By Tommy Wilkes
LONDON, April 29 French private equity firm PAI
Partners will buy R&R Ice Cream from rival Oaktree Capital in a
deal financed by a form of debt popular during the credit boom -
but controversial because it is relatively high risk - which is
now making a comeback in Europe.
A source with knowledge of the matter said Paris-based PAI
will pay about 850 million euros ($1.1 billion) to buy the UK
maker of Fab lollies and Skinny Cow ice cream, under an
agreement which was announced earlier on Monday.
The deal will be financed by a 253 million euro five-year
Payment-In-Kind Toggle note, one of the banks managing the deal
told IFR. So-called PIKs are forms of debt
allowing borrowers to pay interest in more debt instead of cash,
though they must repay in full when the bonds are due.
PIKs were widely blamed for contributing to the collapse of
UK fashion chain Peacocks last year, but have seen a comeback in
Europe this year as buyout firms capitalise on the current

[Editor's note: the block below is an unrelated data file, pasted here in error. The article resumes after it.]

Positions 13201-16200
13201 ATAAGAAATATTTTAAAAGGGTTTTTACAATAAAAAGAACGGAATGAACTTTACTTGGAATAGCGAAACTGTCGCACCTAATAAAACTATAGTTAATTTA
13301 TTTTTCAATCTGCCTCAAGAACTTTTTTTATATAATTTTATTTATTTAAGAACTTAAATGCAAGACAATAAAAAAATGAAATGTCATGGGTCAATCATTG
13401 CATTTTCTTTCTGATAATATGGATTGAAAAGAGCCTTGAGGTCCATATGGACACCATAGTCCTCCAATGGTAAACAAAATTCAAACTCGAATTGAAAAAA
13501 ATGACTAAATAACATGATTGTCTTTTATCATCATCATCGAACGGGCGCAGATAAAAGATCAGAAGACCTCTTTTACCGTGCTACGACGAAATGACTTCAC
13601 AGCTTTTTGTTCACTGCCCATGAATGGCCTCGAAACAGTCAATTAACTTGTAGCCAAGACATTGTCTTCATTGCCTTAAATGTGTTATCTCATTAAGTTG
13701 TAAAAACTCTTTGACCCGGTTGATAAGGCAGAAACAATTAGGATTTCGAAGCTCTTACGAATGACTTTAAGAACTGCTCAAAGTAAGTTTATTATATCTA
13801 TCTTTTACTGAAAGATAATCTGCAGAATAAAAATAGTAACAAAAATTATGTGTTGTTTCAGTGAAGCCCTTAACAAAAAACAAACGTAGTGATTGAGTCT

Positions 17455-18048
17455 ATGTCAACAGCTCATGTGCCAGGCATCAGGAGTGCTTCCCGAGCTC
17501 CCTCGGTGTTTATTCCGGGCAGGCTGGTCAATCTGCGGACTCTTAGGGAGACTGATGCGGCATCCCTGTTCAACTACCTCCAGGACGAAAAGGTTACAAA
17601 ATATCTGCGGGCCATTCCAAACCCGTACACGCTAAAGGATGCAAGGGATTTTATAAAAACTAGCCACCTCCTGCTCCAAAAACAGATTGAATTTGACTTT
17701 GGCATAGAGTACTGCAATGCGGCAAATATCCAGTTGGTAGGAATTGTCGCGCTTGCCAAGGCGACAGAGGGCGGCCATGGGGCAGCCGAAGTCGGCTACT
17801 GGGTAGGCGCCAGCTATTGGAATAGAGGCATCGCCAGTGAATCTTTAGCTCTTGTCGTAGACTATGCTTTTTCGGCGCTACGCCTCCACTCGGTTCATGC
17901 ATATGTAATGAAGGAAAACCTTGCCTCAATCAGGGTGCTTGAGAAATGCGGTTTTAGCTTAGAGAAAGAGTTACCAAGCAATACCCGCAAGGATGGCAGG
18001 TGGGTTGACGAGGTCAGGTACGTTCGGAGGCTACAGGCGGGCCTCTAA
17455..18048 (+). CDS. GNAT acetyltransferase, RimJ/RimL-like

strength of investor demand for higher-yielding debt.
The Toggle version of the PIK typically requires
borrowers to pay interest in cash only if their business is
R&R, which had 2012 full-year revenues of about 600 million
euros and was bought by Oaktree in 2006, had said in October it
was exploring strategic options that could include a sale.
Following the deal R&R's senior management will remain in
place, and PAI said it plans to invest in expanding the
Yorkshire-headquartered company's international business and its
For PAI, the deal is one of several recent forays into the
consumer sector: previous transactions include French yoghurt
maker Yoplait in 2002 and Britain's United Biscuits in 2001.
Private equity firms are finding it hard to exit European
businesses they own by listing them on the stock market or
selling them to trade buyers, as worries about the region's
economic woes keep investors on the sidelines.
Instead they are finding exit routes via secondary deals
such as sales to other buyout firms - like the R&R transaction -
to keep deals happening while strong debt markets make it easier
for potential buyers to raise cash to fund new purchases.
According to data provider Preqin, overall European private
equity deal volumes stand at 10.9 billion euros so far this
year. This compares with 26.8 billion euros for the whole of
Barclays advised Oaktree while Rothschild and Credit Suisse
advised PAI Partners.